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I have been accused of being wordy so lets get right to it. My latest hobby is clay and pottery, Im learning alot from the following folks and want to thank them for that.

Youtube channel PrimitiveTechnology I don't know this guys name but his video on Termite clay kiln & pottery is what started me down this trail and I am having a blast.

Youtuber Paul Iascau's Studio his video building a small wood fired kiln was the basis for my design.

Crane Yard Clay these guys have been instrumental at helping me as I begin to learn a little about clay, pottery, ceramics, kilns, Thanks guys!

I decided to try building my own wood fired pottery kiln and thought somebody might like to see it. So here are some pictures and maybe some videos will be added later.

Blocks were stacked to raise the kiln and make it easier to stoke over long firings, then an old washer tub was used to help keep the brick lay round. red bricks were used instead of firebrick cause well, its what I had access too. The kiln body and fire box base were laid and then the rebar was added. The firebox is designed so that air can get under the fire and will be drawn up through it. I built in the possibility of forced air so the back of the firebox at the bottom is blocked forcing any air forced in up through the fire. The fire will be built on top the rebar. One thing I did not consider is whether the cinder block will take the heat. If I have to put a layer of brick over them my opening to the kiln for fire will be smaller than I had planned. So we are going to try it like this. after laying out the rebar about a half brick apart the remaining brick was laid for the kiln and firebox just before starting the dome the washer tub was removed. and the firebrick shelf was cut. This turned out to be bad since on the last trim I broke the kiln shelf. So we simply decided to make due with the broken pieces for now. The entire dome minus the viewport (not pictured) and the opening for adding and removing stuff was covered with 200 lbs of "frosting" made from self dug clay mixed about 2 parts clay to 1 part play sand and pressed into all the cracks and crevices and smoothed. After a day of drying time relief lines were cut to allow the clay to shrink without ripping itself apart in hopes of controlling cracking. We shall see how that works for us. Im am contemplating what if anything to fill the relief lines with after we are bone dry. I am also considering something that most will find hysterical. I am wondering if I burnish the whole kiln then wrap it in a couple layers of fiberglass insulation if I can achieve atleast some level of firing on the outer kiln walls. Then remove the fiberglass and hopefully have something that repels water a little better than the clay would have without burnishing and heating to whatever level I might achieve...lol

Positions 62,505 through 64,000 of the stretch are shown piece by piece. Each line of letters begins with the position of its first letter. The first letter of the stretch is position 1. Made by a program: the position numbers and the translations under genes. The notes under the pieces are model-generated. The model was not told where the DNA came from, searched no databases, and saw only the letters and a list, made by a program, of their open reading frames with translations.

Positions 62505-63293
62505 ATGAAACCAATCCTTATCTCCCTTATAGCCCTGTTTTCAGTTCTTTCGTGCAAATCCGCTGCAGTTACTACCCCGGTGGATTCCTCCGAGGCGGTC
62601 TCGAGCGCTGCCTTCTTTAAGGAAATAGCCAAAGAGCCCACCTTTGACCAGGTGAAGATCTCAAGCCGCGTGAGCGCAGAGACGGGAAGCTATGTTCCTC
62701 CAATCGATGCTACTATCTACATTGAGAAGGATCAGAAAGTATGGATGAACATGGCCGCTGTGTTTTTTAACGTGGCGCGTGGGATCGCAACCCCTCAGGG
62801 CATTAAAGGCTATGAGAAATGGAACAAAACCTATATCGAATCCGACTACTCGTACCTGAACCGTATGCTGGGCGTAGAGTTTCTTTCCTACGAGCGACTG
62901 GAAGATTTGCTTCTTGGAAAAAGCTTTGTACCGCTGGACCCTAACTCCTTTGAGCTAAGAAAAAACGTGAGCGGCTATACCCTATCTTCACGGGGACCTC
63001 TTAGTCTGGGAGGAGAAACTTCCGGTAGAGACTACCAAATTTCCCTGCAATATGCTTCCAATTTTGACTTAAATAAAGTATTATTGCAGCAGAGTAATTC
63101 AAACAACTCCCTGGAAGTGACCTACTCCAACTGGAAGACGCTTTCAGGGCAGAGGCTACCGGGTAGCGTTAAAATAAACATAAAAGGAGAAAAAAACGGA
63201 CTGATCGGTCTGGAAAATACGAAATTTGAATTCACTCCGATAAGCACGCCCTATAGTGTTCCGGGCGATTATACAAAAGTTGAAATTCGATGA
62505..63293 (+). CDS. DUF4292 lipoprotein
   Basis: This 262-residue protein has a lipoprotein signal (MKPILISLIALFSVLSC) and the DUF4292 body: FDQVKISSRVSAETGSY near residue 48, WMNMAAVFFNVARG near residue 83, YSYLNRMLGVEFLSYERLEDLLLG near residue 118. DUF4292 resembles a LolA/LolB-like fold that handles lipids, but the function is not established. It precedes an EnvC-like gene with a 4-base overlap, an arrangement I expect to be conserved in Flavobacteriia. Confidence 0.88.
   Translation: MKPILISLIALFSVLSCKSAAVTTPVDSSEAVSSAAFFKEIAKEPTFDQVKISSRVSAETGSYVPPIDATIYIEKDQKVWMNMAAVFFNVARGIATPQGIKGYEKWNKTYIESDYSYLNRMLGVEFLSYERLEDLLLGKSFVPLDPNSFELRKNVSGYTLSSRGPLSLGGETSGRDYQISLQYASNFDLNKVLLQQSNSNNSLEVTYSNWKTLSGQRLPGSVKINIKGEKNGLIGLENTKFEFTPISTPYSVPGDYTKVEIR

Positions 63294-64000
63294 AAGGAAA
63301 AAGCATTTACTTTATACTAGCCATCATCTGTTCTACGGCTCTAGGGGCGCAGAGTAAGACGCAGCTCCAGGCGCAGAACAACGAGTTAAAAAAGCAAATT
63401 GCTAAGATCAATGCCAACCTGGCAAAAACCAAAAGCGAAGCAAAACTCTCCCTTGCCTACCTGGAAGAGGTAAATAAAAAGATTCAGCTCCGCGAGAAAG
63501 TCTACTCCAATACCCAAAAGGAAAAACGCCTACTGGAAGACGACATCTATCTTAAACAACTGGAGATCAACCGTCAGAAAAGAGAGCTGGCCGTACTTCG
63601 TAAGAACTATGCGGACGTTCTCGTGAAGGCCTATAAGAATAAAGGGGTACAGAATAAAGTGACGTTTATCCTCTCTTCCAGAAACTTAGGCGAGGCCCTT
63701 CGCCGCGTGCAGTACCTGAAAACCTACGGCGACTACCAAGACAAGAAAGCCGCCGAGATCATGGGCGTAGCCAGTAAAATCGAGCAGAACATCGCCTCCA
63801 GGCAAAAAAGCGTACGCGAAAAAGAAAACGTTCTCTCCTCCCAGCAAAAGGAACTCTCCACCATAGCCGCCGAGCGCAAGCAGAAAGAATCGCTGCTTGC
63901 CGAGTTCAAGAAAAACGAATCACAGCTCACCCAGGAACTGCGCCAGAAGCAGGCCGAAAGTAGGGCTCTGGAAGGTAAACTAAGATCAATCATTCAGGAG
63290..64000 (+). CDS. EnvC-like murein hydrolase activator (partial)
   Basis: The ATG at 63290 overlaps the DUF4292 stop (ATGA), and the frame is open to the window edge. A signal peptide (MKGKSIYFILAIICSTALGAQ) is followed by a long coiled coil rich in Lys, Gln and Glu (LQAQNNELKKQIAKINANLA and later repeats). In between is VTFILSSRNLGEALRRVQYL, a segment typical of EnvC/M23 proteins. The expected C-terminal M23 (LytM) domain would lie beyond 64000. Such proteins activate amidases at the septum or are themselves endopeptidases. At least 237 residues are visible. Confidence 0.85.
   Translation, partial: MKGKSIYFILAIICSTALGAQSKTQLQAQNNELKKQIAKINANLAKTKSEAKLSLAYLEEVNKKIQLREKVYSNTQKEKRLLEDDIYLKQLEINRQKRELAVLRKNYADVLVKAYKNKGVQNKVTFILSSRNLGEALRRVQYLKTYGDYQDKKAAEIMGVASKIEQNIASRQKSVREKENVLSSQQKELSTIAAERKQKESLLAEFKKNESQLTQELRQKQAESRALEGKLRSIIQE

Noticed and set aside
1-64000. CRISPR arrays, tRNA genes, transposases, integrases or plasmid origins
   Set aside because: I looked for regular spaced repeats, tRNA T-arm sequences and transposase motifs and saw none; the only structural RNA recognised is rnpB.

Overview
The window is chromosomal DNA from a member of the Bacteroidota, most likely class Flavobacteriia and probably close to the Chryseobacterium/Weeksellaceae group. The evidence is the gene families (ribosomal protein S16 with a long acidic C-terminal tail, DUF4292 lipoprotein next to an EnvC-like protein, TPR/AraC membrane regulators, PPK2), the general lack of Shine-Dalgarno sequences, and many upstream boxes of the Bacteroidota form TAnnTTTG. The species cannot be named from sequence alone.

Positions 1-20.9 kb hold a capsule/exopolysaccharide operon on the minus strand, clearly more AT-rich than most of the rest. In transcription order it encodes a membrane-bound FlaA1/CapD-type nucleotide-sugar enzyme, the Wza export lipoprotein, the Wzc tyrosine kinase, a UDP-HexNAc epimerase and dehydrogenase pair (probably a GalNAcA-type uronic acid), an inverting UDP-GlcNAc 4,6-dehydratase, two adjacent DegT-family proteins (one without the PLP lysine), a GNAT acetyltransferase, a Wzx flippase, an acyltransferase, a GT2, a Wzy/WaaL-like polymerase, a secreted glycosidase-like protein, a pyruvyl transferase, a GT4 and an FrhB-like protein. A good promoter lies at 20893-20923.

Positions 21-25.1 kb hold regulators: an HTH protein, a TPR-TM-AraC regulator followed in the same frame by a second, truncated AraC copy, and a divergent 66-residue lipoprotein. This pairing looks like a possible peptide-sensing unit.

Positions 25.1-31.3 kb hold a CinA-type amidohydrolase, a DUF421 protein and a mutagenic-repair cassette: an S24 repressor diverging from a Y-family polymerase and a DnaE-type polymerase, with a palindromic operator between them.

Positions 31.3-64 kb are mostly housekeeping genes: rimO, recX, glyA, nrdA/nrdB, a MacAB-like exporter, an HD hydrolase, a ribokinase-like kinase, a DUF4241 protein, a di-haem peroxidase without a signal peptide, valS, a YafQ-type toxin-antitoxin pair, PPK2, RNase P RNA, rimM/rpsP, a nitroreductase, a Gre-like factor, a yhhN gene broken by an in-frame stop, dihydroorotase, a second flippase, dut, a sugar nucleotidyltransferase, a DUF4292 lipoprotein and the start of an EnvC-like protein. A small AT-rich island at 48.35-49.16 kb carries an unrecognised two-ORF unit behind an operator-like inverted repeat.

I plan to replace the broken kiln shelf and maybe add some stand offs and a second shelf and depending on what temperatures I am able to achieve and maintain maybe make and fire some saggars for use in glazing. But we shall see I am so new to all of this I have no idea what to expect from my creation.